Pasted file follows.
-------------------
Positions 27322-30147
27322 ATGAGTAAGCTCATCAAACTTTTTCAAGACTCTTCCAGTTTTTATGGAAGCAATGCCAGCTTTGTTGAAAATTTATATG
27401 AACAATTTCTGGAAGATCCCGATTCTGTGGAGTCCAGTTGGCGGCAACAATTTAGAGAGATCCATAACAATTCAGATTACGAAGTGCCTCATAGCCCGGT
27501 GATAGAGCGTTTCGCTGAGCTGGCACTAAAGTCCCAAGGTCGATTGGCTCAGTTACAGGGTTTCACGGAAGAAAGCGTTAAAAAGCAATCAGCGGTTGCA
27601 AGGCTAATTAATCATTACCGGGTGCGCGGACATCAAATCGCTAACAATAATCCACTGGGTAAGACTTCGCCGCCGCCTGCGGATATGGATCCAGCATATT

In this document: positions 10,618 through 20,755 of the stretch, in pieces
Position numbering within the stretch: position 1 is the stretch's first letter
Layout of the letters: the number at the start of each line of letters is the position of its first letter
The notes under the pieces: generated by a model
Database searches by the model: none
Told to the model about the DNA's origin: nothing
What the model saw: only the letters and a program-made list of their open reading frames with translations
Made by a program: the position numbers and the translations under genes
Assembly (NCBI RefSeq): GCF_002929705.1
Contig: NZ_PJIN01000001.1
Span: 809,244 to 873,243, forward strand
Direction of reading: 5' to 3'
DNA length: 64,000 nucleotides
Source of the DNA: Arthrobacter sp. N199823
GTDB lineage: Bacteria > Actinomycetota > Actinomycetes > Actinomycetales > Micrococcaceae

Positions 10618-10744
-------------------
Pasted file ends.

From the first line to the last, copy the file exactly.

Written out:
Positions 27322-30147
27322 ATGAGTAAGCTCATCAAACTTTTTCAAGACTCTTCCAGTTTTTATGGAAGCAATGCCAGCTTTGTTGAAAATTTATATG
27401 AACAATTTCTGGAAGATCCCGATTCTGTGGAGTCCAGTTGGCGGCAACAATTTAGAGAGATCCATAACAATTCAGATTACGAAGTGCCTCATAGCCCGGT
27501 GATAGAGCGTTTCGCTGAGCTGGCACTAAAGTCCCAAGGTCGATTGGCTCAGTTACAGGGTTTCACGGAAGAAAGCGTTAAAAAGCAATCAGCGGTTGCA
27601 AGGCTAATTAATCATTACCGGGTGCGCGGACATCAAATCGCTAACAATAATCCACTGGGTAAGACTTCGCCGCCGCCTGCGGATATGGATCCAGCATATT

In this document: positions 10,618 through 20,755 of the stretch, in pieces
Position numbering within the stretch: position 1 is the stretch's first letter
Layout of the letters: the number at the start of each line of letters is the position of its first letter
The notes under the pieces: generated by a model
Database searches by the model: none
Told to the model about the DNA's origin: nothing
What the model saw: only the letters and a program-made list of their open reading frames with translations
Made by a program: the position numbers and the translations under genes
Assembly (NCBI RefSeq): GCF_002929705.1
Contig: NZ_PJIN01000001.1
Span: 809,244 to 873,243, forward strand
Direction of reading: 5' to 3'
DNA length: 64,000 nucleotides
Source of the DNA: Arthrobacter sp. N199823
GTDB lineage: Bacteria > Actinomycetota > Actinomycetes > Actinomycetales > Micrococcaceae

Positions 10618-10744